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A Tribute to Puerto Rican Veterans

November 11, 1999
Copyright © 1999 THE PUERTO RICO HERALD. All Rights Reserved.

On November 11, our nation celebrates Veteran's Day. We remember the achievements of all the men and women who have served in the United States military, and we thank these heroes - living and dead, warriors and peacekeepers, generals and privates - for their courage and self-sacrifice.

This year, it is more appropriate then ever to recall the contribution of Puerto Ricans to the defense of the United States. 100 years ago, in 1899, the first regiment of Puerto Rican soldiers was organized by the U.S. Army. During the century since then, the people of Puerto Rico have played an ever increasing role in the service of their country. They have fought enemies abroad and distinguished themselves as true American heroes.

The first significant entry of Puerto Ricans into the U.S. Armed Forces came during World War I. In 1917, just weeks before American entry into the war, the Jones Act granted citizenship to the people of Puerto Rico. Soon after, Antonio R. Barcelo, the first President of the Puerto Rican Senate, asked President Wilson to apply the draft to the new American citizens on the island of Puerto Rico. 8,000 were drafted, but few saw active duty. In the segregated armed forces of that time, Puerto Ricans were relegated to a minor role: most were stationed in the Panama Canal Zone.

65,000 Puerto Ricans fought in World War II, including 23,000 volunteers. That war marked an expansion in the strategic importance of Puerto Rican soldiers. Their traditional duty had been defending the Caribbean region; now Puerto Rican men were sent to fight in Europe, where they served with distinction. The women of Puerto Rico did their part as well, serving in the Women's Army Corps.

During the Korean War, Puerto Rican soldiers played a crucial part in several major campaigns. Most notable were the 43,434 Puerto Ricans in the 65th Infantry Regiment. They came to the rescue of a division of marines trapped deep inside North Korea, averting a potential disaster. Their commander, Gen. William W. Harris, later wrote, "No ethnic group has greater pride in itself and its heritage than the Puerto Rican people. Nor have I encountered any that can be more dedicated and zealous in support of the democratic principles for which the United States stands. Many Puerto Ricans have fought to the death to uphold them."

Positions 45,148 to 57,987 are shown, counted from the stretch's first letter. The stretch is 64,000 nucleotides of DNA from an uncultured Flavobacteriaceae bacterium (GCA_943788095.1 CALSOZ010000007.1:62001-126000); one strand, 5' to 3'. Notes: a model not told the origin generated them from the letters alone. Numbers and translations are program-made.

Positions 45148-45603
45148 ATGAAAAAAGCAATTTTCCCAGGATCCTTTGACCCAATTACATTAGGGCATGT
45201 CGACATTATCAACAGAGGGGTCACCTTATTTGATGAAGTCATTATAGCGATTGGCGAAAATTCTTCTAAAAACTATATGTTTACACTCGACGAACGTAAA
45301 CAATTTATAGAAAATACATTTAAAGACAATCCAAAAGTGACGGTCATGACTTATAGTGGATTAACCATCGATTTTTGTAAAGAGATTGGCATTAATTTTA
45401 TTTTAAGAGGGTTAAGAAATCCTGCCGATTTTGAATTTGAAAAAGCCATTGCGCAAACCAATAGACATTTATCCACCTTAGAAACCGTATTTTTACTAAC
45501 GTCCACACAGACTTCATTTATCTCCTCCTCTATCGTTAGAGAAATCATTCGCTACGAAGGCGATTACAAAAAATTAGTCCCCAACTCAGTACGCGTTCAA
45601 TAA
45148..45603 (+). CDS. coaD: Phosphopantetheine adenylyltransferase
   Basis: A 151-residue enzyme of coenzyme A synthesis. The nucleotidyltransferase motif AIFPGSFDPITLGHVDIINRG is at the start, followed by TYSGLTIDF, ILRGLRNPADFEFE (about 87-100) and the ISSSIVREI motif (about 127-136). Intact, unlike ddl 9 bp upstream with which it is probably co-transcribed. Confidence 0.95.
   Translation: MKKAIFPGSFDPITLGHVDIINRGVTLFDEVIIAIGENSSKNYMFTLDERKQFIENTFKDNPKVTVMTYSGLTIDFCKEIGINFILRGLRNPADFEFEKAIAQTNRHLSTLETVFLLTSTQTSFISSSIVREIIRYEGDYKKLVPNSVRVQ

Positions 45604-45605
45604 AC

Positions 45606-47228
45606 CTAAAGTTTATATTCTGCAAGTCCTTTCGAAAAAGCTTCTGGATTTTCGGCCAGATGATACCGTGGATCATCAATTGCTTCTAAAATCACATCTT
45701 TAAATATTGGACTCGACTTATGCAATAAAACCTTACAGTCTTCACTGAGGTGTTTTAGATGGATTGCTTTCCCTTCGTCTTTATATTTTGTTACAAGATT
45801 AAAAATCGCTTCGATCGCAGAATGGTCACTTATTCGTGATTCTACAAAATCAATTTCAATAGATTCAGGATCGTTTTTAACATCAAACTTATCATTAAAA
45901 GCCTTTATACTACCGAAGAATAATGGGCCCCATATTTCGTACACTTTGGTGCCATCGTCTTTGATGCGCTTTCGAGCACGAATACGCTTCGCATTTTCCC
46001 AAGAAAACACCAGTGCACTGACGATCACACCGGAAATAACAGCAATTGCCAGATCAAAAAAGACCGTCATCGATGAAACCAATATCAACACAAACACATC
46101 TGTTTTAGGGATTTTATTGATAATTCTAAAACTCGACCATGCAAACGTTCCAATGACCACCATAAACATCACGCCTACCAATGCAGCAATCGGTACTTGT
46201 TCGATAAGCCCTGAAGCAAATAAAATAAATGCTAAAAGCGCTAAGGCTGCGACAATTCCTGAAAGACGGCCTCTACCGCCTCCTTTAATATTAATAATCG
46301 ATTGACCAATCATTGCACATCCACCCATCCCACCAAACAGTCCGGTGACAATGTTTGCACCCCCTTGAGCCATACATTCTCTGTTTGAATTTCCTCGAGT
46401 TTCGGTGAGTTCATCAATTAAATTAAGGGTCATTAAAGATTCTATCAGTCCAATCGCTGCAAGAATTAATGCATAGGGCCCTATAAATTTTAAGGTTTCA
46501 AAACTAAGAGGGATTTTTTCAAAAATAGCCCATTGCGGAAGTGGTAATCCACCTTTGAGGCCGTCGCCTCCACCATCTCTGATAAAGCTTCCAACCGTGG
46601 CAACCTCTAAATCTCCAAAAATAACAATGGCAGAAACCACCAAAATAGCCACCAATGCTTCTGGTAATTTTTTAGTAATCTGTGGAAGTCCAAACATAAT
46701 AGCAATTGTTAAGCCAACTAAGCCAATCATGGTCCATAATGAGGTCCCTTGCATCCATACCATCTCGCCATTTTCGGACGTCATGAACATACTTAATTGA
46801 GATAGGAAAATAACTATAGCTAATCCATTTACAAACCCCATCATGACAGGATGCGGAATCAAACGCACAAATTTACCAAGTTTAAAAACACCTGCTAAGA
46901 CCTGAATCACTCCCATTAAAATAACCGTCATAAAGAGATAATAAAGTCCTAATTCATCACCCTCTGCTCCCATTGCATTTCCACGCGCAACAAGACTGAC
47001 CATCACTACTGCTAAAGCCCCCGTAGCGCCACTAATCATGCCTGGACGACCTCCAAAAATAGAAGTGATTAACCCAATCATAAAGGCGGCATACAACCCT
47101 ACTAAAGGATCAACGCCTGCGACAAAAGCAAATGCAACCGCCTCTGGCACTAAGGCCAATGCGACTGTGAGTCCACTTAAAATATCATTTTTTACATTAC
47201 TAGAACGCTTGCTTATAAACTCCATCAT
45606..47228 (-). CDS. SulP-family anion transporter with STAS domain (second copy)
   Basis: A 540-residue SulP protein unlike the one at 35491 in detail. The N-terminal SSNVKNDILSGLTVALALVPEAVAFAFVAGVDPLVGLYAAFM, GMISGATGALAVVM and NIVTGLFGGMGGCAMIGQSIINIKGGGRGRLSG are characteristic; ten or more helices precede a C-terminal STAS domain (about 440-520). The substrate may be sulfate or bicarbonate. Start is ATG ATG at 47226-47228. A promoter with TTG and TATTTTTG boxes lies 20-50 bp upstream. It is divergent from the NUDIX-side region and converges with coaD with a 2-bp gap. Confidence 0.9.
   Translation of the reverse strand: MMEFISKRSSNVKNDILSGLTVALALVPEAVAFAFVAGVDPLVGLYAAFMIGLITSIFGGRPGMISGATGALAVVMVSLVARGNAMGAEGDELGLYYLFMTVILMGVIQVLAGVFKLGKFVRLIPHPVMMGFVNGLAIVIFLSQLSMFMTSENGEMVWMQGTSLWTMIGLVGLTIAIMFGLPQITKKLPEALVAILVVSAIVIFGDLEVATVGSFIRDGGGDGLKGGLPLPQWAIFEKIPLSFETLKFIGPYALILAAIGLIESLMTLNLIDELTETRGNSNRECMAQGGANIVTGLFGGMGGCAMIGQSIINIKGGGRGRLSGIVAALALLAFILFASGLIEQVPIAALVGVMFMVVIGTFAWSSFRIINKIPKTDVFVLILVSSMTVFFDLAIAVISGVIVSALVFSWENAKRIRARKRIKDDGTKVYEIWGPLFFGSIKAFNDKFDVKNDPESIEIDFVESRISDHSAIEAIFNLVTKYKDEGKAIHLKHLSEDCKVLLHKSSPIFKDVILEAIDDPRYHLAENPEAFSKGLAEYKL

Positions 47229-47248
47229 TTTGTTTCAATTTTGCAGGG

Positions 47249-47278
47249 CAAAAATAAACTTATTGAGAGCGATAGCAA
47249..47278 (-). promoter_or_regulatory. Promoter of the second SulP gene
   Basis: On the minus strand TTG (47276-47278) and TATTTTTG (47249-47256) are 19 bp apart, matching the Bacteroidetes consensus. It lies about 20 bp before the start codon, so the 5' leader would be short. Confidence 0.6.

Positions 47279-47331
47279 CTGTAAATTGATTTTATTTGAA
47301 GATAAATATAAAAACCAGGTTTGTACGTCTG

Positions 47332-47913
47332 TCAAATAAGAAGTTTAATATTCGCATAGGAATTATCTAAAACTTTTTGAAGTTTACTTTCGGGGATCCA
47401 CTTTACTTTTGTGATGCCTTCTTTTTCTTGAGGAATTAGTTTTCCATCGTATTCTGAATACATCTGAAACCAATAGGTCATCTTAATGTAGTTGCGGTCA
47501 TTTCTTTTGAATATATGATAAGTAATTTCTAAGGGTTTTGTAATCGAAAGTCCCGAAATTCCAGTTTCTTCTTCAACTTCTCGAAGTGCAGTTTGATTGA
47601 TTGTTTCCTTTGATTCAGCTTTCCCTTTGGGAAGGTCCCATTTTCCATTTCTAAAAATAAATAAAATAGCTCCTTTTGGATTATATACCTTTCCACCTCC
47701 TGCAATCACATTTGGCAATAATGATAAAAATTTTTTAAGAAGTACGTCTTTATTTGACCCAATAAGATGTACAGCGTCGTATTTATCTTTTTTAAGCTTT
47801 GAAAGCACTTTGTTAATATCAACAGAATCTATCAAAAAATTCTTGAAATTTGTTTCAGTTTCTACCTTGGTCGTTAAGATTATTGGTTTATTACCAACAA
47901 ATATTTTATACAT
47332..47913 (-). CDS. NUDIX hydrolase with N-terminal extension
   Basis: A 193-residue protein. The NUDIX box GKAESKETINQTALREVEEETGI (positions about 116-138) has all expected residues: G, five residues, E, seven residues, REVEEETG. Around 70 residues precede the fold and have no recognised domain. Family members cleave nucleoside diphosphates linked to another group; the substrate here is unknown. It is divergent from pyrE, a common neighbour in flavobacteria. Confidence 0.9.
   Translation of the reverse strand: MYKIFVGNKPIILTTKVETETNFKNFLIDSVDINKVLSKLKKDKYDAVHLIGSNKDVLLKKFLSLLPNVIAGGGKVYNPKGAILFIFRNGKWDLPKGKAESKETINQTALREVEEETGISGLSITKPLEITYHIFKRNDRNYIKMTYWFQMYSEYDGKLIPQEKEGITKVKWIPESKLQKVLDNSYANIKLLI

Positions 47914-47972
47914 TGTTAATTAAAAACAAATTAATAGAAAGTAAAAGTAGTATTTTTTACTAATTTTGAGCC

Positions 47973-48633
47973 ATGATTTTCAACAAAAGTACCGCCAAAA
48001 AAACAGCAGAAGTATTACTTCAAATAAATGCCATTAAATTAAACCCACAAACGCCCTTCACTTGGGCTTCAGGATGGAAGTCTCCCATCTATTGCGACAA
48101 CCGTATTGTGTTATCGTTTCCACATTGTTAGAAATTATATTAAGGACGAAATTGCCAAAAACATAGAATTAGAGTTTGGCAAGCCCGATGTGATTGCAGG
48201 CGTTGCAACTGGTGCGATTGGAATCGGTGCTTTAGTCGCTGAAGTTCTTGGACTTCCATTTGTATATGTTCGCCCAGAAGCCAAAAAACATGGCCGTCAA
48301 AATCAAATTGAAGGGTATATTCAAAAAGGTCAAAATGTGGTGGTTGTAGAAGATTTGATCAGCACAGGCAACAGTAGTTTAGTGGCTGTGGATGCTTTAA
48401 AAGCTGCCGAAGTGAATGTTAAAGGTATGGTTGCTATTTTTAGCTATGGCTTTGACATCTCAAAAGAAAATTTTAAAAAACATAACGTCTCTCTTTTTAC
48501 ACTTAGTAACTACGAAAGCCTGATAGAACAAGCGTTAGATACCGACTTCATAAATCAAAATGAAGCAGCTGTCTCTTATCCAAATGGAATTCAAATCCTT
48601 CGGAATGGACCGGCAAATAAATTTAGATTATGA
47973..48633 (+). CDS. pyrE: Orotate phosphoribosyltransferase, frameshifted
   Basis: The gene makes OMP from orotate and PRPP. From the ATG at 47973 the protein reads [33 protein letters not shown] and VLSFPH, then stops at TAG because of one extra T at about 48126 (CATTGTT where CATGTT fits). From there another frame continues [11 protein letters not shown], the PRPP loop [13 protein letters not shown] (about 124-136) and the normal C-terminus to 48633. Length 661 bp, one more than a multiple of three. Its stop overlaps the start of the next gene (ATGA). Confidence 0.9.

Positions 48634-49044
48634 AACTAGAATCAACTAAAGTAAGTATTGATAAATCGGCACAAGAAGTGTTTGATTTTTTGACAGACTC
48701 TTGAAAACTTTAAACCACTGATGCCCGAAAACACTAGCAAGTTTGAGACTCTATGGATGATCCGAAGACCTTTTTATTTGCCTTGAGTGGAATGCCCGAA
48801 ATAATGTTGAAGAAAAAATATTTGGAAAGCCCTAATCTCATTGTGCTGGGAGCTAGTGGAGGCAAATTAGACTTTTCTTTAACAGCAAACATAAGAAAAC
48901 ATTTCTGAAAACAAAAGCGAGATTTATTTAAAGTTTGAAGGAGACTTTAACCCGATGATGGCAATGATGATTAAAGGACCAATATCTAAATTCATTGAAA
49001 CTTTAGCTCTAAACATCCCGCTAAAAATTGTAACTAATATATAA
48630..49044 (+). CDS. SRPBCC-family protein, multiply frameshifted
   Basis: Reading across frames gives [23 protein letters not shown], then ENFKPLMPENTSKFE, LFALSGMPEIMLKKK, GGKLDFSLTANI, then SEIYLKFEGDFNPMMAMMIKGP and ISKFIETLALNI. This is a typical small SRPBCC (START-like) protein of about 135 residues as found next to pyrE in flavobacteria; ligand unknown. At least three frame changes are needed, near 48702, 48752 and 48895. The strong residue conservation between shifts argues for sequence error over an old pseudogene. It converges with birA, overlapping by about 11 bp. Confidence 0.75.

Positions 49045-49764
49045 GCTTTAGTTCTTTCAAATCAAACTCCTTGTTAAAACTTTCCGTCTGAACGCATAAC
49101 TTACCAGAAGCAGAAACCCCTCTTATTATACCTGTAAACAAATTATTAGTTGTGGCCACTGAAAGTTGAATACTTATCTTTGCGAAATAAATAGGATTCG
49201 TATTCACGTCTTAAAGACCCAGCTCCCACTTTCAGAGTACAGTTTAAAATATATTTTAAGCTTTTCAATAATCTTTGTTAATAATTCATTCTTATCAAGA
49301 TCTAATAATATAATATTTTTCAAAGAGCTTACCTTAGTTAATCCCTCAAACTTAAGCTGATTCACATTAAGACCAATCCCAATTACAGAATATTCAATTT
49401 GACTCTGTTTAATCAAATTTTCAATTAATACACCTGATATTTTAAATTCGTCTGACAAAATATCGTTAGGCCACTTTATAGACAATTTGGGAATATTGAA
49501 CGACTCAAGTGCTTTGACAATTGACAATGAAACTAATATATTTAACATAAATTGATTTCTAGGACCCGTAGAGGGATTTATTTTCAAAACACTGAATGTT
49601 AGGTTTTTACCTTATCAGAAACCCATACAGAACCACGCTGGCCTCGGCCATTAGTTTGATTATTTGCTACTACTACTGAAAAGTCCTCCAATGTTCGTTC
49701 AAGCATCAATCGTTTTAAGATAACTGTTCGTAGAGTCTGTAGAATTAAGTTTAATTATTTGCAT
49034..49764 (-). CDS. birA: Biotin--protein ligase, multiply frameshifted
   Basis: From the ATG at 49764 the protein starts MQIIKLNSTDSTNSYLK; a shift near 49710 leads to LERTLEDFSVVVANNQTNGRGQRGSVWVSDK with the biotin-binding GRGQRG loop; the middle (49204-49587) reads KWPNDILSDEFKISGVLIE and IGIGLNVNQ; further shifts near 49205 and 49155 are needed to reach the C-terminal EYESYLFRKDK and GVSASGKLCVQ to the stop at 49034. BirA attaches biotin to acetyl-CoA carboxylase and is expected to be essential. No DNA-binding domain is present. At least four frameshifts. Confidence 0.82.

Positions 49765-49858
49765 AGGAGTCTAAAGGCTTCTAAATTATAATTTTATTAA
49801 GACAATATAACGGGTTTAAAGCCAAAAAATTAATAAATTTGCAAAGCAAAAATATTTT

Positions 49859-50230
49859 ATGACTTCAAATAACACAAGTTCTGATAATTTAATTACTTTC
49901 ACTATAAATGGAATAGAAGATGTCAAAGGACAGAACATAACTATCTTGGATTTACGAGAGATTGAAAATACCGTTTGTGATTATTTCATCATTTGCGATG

For his service in Korea, Fernando Luis Garcia became the first Puerto Rican recipient of the Congressional Medal of Honor. He sacrificed his life for his fellow soldiers, jumping on a hand grenade and absorbing the blast.

In Vietnam, Puerto Ricans once again demonstrated their valor and loyalty. As in Korea, Puerto Rico lost proportionally more men in battle than any of the states of the United States. During the conflict, three Puerto Ricans were awarded the Medal of Honor in recognition of their heroism.

Euripides Rubio was killed while moving a smoke grenade - used by bomber pilots to locate enemy positions - behind the lines of the Vietnamese Liberation Army. Despite multiple gunshot wounds, he succeeded in strategically placing the smoke grenade at the cost of his life. Thanks to his courage, U.S. pilots were able to locate and bomb the enemy position.

Carlos James Lozada also lost his life in Vietnam. During a surprise attack, he single-handedly held off North Vietnamese troops and allowed his company to retreat. He sacrificed his life to save those of his comrades.

Hector Santiago-Colon, another soldier in Vietnam, was the fourth Puerto Rican to receive the Medal of Honor. When a grenade was thrown into his foxhole, he clutched it to his stomach and saved the men around him.

These men are heroes, but they are only four of the many Puerto Ricans to be honored this year, and every year, on Veteran's Day. In the past hundred years, the island of Puerto Rico has contributed 197,100 combatants to the armed forces of the United States. In that time, 6,220 have been wounded; and 1,225 Puerto Ricans have died serving their country.

Complete profiles of all four Puerto Rican Medal of Honor recipients are available on the Herald's Puerto Rico Profiles page.

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